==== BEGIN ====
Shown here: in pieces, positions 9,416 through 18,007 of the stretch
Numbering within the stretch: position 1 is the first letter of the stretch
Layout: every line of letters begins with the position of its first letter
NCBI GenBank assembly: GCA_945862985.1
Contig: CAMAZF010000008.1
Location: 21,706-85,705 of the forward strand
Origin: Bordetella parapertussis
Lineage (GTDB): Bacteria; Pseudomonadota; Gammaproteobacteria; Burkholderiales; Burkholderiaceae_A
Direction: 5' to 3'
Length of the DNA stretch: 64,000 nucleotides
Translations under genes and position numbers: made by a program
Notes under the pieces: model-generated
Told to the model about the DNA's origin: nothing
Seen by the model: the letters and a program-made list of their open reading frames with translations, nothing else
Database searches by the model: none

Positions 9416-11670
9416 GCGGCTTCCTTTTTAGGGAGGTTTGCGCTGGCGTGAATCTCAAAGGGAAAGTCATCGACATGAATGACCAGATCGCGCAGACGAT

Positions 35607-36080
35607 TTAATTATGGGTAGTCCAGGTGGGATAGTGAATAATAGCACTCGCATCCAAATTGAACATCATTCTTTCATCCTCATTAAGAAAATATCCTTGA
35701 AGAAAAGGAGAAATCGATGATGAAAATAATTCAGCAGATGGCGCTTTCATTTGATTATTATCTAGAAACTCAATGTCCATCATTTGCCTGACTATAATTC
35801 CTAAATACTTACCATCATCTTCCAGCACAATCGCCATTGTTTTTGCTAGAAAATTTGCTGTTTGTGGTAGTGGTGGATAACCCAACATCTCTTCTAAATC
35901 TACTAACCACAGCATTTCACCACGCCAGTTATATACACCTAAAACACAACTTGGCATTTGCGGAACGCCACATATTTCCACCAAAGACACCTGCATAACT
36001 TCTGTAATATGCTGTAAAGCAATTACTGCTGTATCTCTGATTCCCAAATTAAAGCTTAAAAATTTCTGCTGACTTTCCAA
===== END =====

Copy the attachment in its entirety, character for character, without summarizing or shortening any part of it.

Shown here: in pieces, positions 9,416 through 18,007 of the stretch
Numbering within the stretch: position 1 is the first letter of the stretch
Layout: every line of letters begins with the position of its first letter
NCBI GenBank assembly: GCA_945862985.1
Contig: CAMAZF010000008.1
Location: 21,706-85,705 of the forward strand
Origin: Bordetella parapertussis
Lineage (GTDB): Bacteria; Pseudomonadota; Gammaproteobacteria; Burkholderiales; Burkholderiaceae_A
Direction: 5' to 3'
Length of the DNA stretch: 64,000 nucleotides
Translations under genes and position numbers: made by a program
Notes under the pieces: model-generated
Told to the model about the DNA's origin: nothing
Seen by the model: the letters and a program-made list of their open reading frames with translations, nothing else
Database searches by the model: none

Positions 9416-11670
9416 GCGGCTTCCTTTTTAGGGAGGTTTGCGCTGGCGTGAATCTCAAAGGGAAAGTCATCGACATGAATGACCAGATCGCGCAGACGAT

Positions 35607-36080
35607 TTAATTATGGGTAGTCCAGGTGGGATAGTGAATAATAGCACTCGCATCCAAATTGAACATCATTCTTTCATCCTCATTAAGAAAATATCCTTGA
35701 AGAAAAGGAGAAATCGATGATGAAAATAATTCAGCAGATGGCGCTTTCATTTGATTATTATCTAGAAACTCAATGTCCATCATTTGCCTGACTATAATTC
35801 CTAAATACTTACCATCATCTTCCAGCACAATCGCCATTGTTTTTGCTAGAAAATTTGCTGTTTGTGGTAGTGGTGGATAACCCAACATCTCTTCTAAATC
35901 TACTAACCACAGCATTTCACCACGCCAGTTATATACACCTAAAACACAACTTGGCATTTGCGGAACGCCACATATTTCCACCAAAGACACCTGCATAACT
36001 TCTGTAATATGCTGTAAAGCAATTACTGCTGTATCTCTGATTCCCAAATTAAAGCTTAAAAATTTCTGCTGACTTTCCAA